Rachel Griffiths

Rachel Griffiths

Her role as Rhonda in 'Muriel's Wedding' (1994)

Background:

“I think drama on commercial television is toothpaste delivery devises, you know
or insurance delivery devises, and I think it’s impossible for people to be as
engaged in a drama when they are being constantly interrupted.” Rachel Griffiths


One of Australian acclaimed actresses, Rachel Griffiths is popular to American
TV viewers for her role as the deeply dysfunctional Brenda in HBO’s
highly-praised series “Six Feet Under” (2001-2005), in which she received
numerous accolades, including a Golden Globe Award, SAG Awards and Emmy
nominations. On the big screen, the award-winning actress gained her first
international recognition with her virtuoso, scene-stealing role as the
trustworthy friend in the hit Muriel’s Wedding (1994), for which she picked up
an Australian Film Institute Award and an Australian Film Critics Award.
Griffiths earned a British Independent Film nod in My Son the Fanatic (1997), an
Oscar nomination in Hilary and Jackie (1998) and a U.S. Comedy Arts Festival
Award in Very Annie Mary (2001).

In addition to acting, Griffiths also writes and directs short movies. For her
significant contributions in Tulip (1998, also a producer) and Roundabout
(2002), she was garnered two Melbourne International Film Festival Awards, a
Palm Springs International Short Film Festival Award and two Aspen Shortsfest
Awards.

As for her personal life, the dark-haired, offbeat-looking Griffiths is married
to Australian artist Andrew Taylor, who becomes the father of her two children,
son Banjo and daughter Adelaide. Getting married in the New Year’s Eve 2002, the
couple reportedly donated all their wedding presents and money from sales of
their wedding photos to the Sacred Heart Mission in Melbourne, Australia. Her
love life has also been linked to actors Eric Stoltz (dated while filming Very
Annie-Mary) and Jason Byrne (met on the set of Hilary and Jackie, briefly
engaged, the tied split up as he wanted Griffiths to stay with him in England).



Deserted Daughter

Childhood and Family:

In Melbourne, Victoria, Australia, Rachel Griffiths was born on June 4, 1968, to
Edward Griffiths and Anna Griffiths. She spent her first five years in the Gold
Coast, Queensland before moving back to Melbourne, where she was raised. When
she was 11, Rachel’s dad divorced her mom for an 18-year-old woman and left
Rachel and her two older brothers in the care of their art teacher mother.
Rachel was an excellent student and learned ballet at Star of the Sea Catholic
Girls’ College. She graduated from Victoria College with a degree in drama and
dance in 1990, and further advanced her studies at University of Melbourne in
Victoria, Australia.

Rachel was married to her longtime friend-turned-fiancé, artist Andrew Taylor,
on December 31, 2002 in a moonlit wedding ceremony in their hometown of
Melbourne, Australia. The couple has two children, son Banjo Patrick Taylor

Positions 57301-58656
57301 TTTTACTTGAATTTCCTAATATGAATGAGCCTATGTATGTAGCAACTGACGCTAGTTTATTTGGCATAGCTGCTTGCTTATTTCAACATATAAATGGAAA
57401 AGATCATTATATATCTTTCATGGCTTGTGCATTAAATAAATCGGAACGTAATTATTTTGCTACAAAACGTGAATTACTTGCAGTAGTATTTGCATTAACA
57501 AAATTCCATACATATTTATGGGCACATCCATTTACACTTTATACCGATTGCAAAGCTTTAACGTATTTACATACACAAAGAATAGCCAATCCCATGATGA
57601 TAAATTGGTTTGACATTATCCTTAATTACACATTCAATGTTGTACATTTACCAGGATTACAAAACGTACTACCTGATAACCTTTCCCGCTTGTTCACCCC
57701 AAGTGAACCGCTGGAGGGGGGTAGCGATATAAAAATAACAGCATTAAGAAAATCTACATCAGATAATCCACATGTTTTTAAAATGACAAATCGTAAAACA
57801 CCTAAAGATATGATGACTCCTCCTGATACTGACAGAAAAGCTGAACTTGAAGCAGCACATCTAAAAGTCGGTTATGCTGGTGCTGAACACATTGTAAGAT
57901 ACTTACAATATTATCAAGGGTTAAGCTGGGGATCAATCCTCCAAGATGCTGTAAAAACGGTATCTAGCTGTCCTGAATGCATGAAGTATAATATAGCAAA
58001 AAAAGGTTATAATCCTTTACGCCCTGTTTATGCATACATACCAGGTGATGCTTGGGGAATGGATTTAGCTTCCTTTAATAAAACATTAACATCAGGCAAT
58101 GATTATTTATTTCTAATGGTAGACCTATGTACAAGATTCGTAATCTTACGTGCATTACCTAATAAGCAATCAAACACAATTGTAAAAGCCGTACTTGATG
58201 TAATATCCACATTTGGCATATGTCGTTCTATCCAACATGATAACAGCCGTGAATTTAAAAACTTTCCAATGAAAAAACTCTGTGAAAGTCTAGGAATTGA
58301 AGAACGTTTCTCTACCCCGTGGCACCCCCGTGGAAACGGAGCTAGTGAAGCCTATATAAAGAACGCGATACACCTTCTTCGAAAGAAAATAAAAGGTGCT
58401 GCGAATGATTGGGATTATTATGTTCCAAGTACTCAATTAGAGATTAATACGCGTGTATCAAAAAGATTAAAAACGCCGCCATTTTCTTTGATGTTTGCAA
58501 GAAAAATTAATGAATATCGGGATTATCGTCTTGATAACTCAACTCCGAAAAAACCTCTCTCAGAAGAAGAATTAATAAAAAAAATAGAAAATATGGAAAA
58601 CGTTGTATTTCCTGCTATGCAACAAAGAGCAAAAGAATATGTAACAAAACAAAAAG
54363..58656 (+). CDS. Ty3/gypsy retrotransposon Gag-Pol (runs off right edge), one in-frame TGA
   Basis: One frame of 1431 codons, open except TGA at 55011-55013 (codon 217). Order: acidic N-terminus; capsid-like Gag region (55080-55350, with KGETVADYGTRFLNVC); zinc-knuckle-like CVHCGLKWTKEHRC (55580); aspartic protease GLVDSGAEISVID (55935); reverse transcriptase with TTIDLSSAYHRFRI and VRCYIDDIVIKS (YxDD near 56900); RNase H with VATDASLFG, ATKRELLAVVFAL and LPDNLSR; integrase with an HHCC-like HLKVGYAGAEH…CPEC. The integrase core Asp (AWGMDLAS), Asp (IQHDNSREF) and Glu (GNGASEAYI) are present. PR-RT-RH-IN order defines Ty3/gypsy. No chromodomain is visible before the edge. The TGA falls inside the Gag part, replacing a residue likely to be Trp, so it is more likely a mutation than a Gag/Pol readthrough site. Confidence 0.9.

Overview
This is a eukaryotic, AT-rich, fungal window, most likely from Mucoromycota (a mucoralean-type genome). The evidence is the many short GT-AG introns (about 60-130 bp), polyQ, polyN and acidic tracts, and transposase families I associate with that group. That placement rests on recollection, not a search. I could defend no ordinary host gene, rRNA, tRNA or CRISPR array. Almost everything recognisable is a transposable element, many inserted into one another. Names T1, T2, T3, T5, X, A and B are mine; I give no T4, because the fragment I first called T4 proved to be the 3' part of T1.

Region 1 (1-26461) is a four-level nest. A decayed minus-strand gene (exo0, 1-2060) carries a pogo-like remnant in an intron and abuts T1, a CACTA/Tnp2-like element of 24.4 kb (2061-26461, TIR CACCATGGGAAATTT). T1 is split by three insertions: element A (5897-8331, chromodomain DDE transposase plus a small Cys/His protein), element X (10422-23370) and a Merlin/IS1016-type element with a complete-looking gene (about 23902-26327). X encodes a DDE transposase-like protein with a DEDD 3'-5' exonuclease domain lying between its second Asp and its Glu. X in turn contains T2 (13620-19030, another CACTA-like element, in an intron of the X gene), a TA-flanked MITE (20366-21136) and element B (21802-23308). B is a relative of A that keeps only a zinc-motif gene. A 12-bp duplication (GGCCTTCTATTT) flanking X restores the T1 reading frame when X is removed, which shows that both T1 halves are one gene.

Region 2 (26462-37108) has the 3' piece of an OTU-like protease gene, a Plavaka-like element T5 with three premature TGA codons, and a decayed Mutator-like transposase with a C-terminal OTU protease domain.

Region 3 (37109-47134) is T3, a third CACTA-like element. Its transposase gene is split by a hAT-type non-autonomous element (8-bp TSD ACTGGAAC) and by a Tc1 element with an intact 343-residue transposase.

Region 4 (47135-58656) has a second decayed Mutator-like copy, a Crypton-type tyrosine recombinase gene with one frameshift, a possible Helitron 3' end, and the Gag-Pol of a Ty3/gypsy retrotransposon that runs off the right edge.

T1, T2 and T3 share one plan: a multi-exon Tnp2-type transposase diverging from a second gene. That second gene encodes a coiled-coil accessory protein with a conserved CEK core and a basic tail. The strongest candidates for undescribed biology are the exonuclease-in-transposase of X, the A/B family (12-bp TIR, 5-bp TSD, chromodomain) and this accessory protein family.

(born in Melbourne, Australia, on November 22, 2003) and daughter Adelaide Rose
(born in Los Angeles, California, on June 23, 2005).


Muriel’s Wedding

Career:

Melbourne-born Rachel Griffiths began her professional career in her native land
of Australia a year after earning a degree in drama and dance with an impressive
performance in the festival-screened short film Barbie Gets Hip (1991), where
she received good reviews. The same year, she expanded her talents by joining
the Australian theater group Woolly Jumpers, and becomes the member of the
Melbourne Theatre Company. With the latter company, she performed in numerous
plays like “The Grapes of Wrath,” “The Sisters Rosenzweig” and “Sylvia.” In
between her theater assignments, she also starred in Aussie TV series “Secrets”
(1993), TV film The Feds (1993) and the comedy special “The Jimeon Show” (1994).


A relative newcomer, Griffiths hit the big time when director P.J. Hogan cast
her in the supporting role of Rhonda Epinstalk, the ABBA-loving, party-hearty
loyal friend to Toni Collette, in comedy-romance film Muriel’s Wedding (1994).
Convincingly playing the part, Griffiths was handed an Australian Film Institute
and an Australian Film Critics for Best Supporting Actress. Additionally, the
huge success of the Sophie Lee and Rosalind Hammond vehicle further launched
Griffiths’ career.

Despite obtaining international attention, Griffiths went on to appear in
Australian productions, including the comedy film Cosi (1996), Peter Duncan’s
Children of the Revolution (1996, starred Judy Davis and Sam Neill) and To Have
and to Hold (1996). The same year, she was also featured as Christopher
Eccleston’s sexy first wife in Michael Winterbottom’s critically-praised
adaptation of Thomas Hardy’s Jude (1996, also costarred Kate Winslet and Liam
Cunningham. The demanding performer continued to establish her position as a
burgeoning talent by taking on roles in the Stephen Elliot-directed Welcome to
Woop Woop (1997), P.J. Hogan’s hit My Best Friend’s Wedding (1997, as Cameron
Diaz’s Southern belle cousin), and starring in Udayan Prasad’s My Son the
Fanatic (1997). Her performance opposite Om Puri in the latter film gave
Griffiths a British Independent Film nomination.

After Since You’ve Been Gone (1998, TV), the Full Monty-scripted Among Giants